Letters from the Arctic

Tuesday, April 9: Summit Lake to Thor Peak

By April 9, 2019 No Comments

HAPPENINGS:

It’s all downhill from here – as far as distance is concerned. With a little over 20 km to go by day’s end, our team should be feeling good and dreaming about the finish line. I know I will be. The question is: will I not want this journey to end or will the cold and exhaustion beckon me back to the spoils and comforts of a warm bed and real food?

Today is Summit Lake to Thor Peak shelter. Mount Thor is listed by the Canadian Broadcasting Corp. (CBC) as one of Canada’s Seven Wonders. The mountain is the earth’s greatest vertical drop at 1,500 meters (that’s more than 4500 feet) with an average angle of 105 degrees. In 1985, a team managed to scale it in 33 days after more than 30 attempts by other teams.

It has peaks named after the gods, Thor and Asgard. These are important Nunavut landmarks and the only remaining formations from the Ice Age. The Gods Thor and Asgard stand over them like giant sentinels.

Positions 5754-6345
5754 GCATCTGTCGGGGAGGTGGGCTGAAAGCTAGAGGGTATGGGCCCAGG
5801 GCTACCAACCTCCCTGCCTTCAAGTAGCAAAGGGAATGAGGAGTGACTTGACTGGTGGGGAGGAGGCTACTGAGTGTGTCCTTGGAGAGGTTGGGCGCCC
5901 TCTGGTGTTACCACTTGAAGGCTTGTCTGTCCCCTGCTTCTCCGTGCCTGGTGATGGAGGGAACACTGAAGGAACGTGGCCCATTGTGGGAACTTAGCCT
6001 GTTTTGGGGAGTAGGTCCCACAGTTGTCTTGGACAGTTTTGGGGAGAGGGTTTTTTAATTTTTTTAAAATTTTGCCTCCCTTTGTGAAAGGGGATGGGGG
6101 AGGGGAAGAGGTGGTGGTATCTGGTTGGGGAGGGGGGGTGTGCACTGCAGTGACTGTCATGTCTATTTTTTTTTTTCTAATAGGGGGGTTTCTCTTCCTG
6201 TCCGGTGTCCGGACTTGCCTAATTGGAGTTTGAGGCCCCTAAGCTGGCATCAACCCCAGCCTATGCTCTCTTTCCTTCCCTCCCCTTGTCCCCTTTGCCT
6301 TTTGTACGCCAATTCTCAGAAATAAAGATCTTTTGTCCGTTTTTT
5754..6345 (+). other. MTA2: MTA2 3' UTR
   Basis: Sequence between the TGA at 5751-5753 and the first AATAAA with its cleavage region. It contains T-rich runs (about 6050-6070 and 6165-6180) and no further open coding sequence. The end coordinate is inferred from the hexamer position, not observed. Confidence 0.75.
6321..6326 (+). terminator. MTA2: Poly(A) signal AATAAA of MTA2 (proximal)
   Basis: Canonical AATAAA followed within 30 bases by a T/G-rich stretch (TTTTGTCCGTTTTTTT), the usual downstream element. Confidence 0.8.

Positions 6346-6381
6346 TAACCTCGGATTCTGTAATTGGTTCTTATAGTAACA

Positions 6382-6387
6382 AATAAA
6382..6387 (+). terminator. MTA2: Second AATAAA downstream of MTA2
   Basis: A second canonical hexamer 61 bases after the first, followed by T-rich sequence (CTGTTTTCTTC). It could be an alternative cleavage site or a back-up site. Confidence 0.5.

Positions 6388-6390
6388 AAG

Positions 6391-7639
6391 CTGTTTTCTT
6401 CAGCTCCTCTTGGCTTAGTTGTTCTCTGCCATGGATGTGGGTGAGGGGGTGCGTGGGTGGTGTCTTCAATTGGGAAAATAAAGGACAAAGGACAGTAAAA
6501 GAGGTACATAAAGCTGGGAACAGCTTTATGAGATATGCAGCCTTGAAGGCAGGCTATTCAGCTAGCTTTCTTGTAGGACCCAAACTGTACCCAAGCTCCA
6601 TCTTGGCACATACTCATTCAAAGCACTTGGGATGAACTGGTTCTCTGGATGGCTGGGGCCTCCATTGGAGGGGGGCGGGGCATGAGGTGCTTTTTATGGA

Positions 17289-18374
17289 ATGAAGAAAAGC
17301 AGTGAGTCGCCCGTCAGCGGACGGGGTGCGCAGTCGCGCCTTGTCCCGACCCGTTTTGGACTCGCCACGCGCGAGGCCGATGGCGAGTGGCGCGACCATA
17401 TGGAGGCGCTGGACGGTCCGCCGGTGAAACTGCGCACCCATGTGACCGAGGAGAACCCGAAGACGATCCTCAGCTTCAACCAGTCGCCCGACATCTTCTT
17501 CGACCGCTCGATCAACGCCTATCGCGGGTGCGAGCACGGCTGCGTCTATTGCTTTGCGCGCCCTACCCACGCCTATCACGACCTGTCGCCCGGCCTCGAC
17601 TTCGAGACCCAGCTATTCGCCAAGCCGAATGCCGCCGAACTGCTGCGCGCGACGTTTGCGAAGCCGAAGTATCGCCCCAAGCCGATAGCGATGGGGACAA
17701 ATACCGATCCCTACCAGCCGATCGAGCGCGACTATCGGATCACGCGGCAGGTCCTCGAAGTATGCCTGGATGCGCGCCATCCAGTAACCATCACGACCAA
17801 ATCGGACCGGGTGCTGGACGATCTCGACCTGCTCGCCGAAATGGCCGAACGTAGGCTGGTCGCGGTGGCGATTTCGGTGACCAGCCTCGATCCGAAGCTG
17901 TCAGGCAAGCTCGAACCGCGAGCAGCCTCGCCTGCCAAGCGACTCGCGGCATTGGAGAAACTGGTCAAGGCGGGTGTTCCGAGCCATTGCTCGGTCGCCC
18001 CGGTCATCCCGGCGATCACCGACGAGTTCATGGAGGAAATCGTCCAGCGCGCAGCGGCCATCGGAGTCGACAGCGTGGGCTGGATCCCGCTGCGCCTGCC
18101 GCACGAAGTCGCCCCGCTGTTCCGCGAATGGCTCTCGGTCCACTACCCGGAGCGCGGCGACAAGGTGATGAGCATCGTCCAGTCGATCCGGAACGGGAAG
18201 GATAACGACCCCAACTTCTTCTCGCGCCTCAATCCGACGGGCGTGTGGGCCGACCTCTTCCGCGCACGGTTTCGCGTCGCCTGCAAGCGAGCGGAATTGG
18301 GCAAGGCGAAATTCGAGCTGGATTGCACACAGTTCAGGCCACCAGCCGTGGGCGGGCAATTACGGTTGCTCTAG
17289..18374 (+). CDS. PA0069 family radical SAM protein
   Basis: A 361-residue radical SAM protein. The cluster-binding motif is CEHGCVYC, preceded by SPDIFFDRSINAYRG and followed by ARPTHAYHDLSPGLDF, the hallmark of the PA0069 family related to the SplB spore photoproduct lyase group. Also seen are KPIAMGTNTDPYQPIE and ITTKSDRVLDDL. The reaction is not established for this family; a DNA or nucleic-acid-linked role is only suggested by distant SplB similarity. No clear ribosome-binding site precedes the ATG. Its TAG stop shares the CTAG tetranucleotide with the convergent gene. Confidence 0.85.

PROJECTED DISTANCE TO TRAVEL: 9 km

DISTANCE TRAVELED TO DATE: By the end of Day 9 on April 9th, we will have done 78.6 km

The peak’s west face is the longest vertical drop on Earth: 4,101 feet (the better part of a mile) straight down
More than 30 attempts to scale Thor met with failure before a four-man American team finally completed the climb in May 1985
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Rose McInerney

Rose McInerney

Rose combines her love of all things artfully-designed to connect women to a shared community of learning and a richer, more fulfilled self. As a passionate storyteller, published writer, and international traveler, Rose believes women can build a better world through powerful storytelling.

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